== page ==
Meta-analysis: generic inverse variance method
Generic inverse variance method
A meta-analysis integrates the quantitative findings from separate but similar studies and provides a numerical estimate of the overall effect of interest (Petrie et al., 2003).
It is advised to use one of the following specific meta-analysis procedures for continuous and dichotomous outcome data:
- Meta-analysis: continuous measure
- Meta-analysis: correlation
- Meta-analysis: proportion
- Meta-analysis: relative risk
- Meta-analysis: risk difference
- Meta-analysis: odds ratio
- Meta-analysis: area under ROC curve
If none of the above procedures is applicable or suitable, you can use the "generic inverse variance method" procedure. In this procedure estimates and their standard errors are entered directly into MedCalc. For ratio measures of intervention effect, the data should be entered as natural logarithms (for example as a log Hazard ratio and the standard error of the log Hazard ratio).
In the inverse variance method the weight given to each study is the inverse of the variance of the effect estimate (i.e. one over the square of its standard error). Thus larger studies are given more weight than smaller studies, which have larger standard errors. This choice of weight minimizes the imprecision (uncertainty) of the pooled effect estimate.
How to enter data
The data of different studies can be entered as follows in the spreadsheet:
Studies: a variable containing an identification of the different studies.
- Estimate: a variable containing the estimate of interest reported in the different studies.
- Standard error: a variable containing the Standard error of the estimate reported in the different studies.
Filter: a filter to include only a selected subgroup of studies in the meta-analysis.
- Data are entered as natural logarithms: select this option if the data are entered as natural logarithms, for example as a log Hazard ratio and the standard error of the log Hazard ratio.
- Forest plot: creates a forest plot.
- Marker size relative to study weight: option to have the size of the markers that represent the effects of the studies vary in size according to the weights assigned to the different studies. You can choose the fixed effect model weights or random effect model weights.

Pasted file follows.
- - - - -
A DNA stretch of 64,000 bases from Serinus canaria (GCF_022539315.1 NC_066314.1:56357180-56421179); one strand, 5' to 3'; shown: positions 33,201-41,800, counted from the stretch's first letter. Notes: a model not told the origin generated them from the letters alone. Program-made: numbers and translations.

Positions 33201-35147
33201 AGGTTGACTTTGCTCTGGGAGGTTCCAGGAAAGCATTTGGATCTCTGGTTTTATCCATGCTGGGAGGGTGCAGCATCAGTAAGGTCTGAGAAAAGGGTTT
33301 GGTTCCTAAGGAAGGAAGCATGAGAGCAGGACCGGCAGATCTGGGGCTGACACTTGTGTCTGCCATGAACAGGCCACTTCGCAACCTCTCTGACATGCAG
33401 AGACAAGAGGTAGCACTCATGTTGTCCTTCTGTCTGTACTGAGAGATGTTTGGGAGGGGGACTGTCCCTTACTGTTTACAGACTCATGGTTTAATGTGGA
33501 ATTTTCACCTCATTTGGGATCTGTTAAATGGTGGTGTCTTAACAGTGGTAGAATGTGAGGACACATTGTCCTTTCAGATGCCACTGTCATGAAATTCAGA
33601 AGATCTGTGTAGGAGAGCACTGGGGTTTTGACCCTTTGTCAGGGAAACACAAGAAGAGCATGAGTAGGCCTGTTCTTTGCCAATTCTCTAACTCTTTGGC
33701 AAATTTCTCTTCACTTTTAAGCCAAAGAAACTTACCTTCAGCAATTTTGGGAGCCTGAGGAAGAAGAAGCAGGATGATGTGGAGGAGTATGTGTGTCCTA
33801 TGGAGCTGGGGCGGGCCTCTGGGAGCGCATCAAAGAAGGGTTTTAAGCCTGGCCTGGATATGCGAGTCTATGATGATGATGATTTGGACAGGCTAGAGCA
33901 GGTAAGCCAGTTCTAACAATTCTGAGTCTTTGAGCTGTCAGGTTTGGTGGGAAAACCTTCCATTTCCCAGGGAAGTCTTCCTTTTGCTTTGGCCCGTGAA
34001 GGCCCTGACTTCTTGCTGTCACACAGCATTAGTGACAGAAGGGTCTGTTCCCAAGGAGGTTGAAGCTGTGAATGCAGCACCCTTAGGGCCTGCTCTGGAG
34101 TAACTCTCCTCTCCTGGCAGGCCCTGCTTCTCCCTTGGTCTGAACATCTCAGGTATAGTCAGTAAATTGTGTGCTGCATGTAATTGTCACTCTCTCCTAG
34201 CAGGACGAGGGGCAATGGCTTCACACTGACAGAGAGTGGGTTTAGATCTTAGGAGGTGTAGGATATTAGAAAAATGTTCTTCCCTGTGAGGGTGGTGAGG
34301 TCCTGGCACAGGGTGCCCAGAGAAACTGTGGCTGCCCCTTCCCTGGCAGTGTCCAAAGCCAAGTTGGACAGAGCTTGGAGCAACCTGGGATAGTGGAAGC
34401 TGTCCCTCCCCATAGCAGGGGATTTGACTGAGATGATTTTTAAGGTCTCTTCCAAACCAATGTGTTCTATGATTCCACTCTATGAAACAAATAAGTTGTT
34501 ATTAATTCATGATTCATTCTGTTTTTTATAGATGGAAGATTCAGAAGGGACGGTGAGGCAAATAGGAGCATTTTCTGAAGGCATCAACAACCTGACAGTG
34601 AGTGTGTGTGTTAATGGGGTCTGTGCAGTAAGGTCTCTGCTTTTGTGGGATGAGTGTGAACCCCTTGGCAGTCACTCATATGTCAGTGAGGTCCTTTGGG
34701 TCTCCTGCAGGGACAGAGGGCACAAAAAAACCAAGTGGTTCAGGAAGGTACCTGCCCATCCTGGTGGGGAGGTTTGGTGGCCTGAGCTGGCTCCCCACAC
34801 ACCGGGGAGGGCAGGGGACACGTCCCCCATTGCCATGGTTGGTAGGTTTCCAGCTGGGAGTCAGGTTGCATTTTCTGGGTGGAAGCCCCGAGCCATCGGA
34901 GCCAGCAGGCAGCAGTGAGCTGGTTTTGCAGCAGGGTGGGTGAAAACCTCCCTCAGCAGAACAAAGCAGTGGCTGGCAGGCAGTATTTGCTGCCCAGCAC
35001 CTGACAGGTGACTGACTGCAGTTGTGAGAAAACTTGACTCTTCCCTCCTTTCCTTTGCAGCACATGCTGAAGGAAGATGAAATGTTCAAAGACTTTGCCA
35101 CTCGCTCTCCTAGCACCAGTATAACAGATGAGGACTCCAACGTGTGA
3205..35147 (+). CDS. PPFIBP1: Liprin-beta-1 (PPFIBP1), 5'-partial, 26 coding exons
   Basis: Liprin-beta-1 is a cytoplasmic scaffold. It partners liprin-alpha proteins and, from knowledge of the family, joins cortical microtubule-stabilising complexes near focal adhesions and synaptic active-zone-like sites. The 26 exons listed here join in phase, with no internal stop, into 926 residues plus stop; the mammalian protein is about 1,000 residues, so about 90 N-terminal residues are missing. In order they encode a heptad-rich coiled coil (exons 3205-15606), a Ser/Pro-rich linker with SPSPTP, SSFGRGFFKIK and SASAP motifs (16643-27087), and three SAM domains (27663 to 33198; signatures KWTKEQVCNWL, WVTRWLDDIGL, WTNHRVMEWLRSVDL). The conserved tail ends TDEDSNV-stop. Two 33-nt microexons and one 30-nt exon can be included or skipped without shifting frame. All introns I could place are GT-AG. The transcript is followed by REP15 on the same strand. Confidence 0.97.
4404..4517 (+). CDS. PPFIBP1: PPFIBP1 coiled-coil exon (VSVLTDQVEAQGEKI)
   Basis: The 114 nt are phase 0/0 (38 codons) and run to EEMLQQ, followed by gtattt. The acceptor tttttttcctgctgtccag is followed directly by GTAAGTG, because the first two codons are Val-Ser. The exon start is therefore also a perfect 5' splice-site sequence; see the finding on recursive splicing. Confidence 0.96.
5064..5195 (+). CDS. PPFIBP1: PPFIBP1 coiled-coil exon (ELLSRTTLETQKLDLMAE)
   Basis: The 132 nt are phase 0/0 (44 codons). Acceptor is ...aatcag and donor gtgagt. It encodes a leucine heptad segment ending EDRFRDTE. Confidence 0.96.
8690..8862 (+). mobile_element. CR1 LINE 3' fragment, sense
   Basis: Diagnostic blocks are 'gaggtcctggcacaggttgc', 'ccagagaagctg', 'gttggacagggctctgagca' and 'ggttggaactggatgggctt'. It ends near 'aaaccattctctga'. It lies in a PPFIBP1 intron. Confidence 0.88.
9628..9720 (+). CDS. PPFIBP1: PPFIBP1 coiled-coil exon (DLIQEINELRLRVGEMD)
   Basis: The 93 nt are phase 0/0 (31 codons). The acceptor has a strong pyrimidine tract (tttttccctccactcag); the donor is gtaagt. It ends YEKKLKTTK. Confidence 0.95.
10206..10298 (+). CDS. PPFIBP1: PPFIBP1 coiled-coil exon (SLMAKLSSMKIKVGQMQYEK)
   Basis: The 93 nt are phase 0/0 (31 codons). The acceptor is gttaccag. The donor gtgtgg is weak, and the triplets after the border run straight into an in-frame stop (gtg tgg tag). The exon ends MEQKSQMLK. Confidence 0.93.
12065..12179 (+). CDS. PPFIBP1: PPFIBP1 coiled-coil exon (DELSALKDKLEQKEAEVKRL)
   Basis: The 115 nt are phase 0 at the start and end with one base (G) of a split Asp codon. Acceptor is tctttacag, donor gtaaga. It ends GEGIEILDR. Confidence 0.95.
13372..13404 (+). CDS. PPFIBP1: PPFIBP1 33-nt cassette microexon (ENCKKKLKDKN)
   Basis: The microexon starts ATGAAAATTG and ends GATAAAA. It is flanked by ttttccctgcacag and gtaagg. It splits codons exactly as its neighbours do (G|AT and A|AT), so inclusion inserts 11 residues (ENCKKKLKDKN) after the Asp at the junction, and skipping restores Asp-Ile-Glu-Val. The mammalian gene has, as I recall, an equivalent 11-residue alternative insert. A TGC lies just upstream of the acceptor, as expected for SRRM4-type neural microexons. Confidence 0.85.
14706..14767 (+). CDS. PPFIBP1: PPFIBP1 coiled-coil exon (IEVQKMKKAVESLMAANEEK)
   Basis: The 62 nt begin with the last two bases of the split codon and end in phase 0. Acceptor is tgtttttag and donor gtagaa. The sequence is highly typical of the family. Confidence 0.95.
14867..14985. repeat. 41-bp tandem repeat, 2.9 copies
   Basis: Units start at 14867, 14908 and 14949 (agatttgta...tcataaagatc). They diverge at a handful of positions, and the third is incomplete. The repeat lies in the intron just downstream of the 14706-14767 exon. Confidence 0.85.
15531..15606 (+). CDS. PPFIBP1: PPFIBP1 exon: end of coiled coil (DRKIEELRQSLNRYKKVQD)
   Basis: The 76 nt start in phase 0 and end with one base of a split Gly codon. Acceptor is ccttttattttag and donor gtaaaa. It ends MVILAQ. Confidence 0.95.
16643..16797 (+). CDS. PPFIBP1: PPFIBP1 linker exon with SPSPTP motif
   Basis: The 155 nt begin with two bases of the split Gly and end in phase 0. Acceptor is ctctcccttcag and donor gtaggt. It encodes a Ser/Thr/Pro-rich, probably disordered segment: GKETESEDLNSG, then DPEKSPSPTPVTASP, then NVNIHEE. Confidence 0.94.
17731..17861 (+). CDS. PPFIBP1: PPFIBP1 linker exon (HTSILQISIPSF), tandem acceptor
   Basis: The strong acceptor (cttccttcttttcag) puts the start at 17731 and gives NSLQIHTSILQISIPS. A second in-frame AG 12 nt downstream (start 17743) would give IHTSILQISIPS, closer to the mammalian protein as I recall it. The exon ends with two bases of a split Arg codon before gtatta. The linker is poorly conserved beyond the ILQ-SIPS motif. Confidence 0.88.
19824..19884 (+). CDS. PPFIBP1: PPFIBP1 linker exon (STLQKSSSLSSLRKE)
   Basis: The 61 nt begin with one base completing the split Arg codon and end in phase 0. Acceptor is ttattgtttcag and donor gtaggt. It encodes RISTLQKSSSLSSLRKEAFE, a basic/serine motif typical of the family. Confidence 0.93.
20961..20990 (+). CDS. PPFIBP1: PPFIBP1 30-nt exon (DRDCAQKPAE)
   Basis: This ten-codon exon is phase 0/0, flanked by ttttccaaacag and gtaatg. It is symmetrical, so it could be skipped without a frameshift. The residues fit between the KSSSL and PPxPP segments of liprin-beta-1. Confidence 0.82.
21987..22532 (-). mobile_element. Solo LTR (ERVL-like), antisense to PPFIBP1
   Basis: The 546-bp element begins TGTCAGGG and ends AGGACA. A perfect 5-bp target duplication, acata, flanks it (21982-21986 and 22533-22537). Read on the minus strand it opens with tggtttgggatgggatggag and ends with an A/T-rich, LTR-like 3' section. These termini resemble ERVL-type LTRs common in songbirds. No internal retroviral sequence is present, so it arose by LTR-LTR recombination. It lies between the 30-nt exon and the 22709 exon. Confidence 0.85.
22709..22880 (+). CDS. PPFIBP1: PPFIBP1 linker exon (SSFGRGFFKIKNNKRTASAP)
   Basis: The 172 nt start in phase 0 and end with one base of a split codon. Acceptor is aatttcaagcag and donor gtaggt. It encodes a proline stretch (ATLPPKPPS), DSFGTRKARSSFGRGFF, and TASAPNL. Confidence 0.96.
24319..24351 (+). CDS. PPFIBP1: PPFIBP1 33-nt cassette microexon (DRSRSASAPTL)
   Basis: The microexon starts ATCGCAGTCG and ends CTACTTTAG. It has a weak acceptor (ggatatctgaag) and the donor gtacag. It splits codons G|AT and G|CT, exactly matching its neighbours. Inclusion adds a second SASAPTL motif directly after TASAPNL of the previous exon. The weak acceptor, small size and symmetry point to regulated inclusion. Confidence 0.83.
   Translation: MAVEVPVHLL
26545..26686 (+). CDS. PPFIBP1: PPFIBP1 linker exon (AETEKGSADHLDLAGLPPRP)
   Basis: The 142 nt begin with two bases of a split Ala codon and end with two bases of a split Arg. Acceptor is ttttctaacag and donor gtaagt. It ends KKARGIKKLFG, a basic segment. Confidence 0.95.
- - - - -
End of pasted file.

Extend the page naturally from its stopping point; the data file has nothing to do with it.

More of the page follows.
- Plot pooled effect - fixed effects model: option to include the pooled effect under the fixed effects model in the forest plot.
- Plot pooled effect - random effect model: option to include the pooled effect under the random effects model in the forest plot.
- Diamonds for pooled effects: option to represent the pooled effects using a diamond (the location of the diamond represents the estimated effect size and the width of the diamond reflects the precision of the estimate).
- Funnel plot: creates a funnel plot to check for the existence of publication bias. See Meta-analysis: introduction.
The program lists the results of the individual studies included in the meta-analysis: the estimate and 95% confidence interval.
The pooled value for the estimate, with 95% CI, is given both for the Fixed effects model and the Random effects model.
Fixed and random effects model
Under the fixed effects model, it is assumed that the studies share a common true effect, and the summary effect is an estimate of the common effect size.
Under the random effects model (DerSimonian and Laird) the true effects in the studies are assumed to vary between studies and the summary effect is the weighted average of the effects reported in the different studies (Borenstein et al., 2009).
The random effects model will tend to give a more conservative estimate (i.e. with wider confidence interval), but the results from the two models usually agree where there is no heterogeneity. See Meta-analysis: introduction for interpretation of the heterogeneity statistics Cohran's Q and I2. When heterogeneity is present the random effects model should be the preferred model.
See Meta-analysis: introduction for interpretation of the different publication bias tests.
The Forest plot shows the estimate (with 95% CI) found in the different studies included in the meta-analysis, and the overall effect with 95% CI.
A funnel plot is a graphical tool for detecting bias in meta-analysis. See Meta-analysis: introduction.
Note that when the option "Data are entered as natural logarithms" was selected (see above), then the Standard Errors on the Y-axis are natural logarithms.
- Borenstein M, Hedges LV, Higgins JPT, Rothstein HR (2009) Introduction to meta-analysis. Chichester, UK: Wiley.
- Higgins JP, Thompson SG, Deeks JJ, Altman DG (2003) Measuring inconsistency in meta-analyses. BMJ 327:557-560.
- Petrie A, Bulman JS, Osborn JF (2003) Further statistics in dentistry. Part 8: systematic reviews and meta-analyses. British Dental Journal 194:73-78.
Introduction to Meta-Analysis
Michael Borenstein, Larry V. Hedges, Julian P. T. Higgins, Hannah R. Rothstein
This book provides a clear and thorough introduction to meta-analysis, the process of synthesizing data from a series of separate studies. Meta-analysis has become a critically important tool in fields as diverse as medicine, pharmacology, epidemiology, education, psychology, business, and ecology.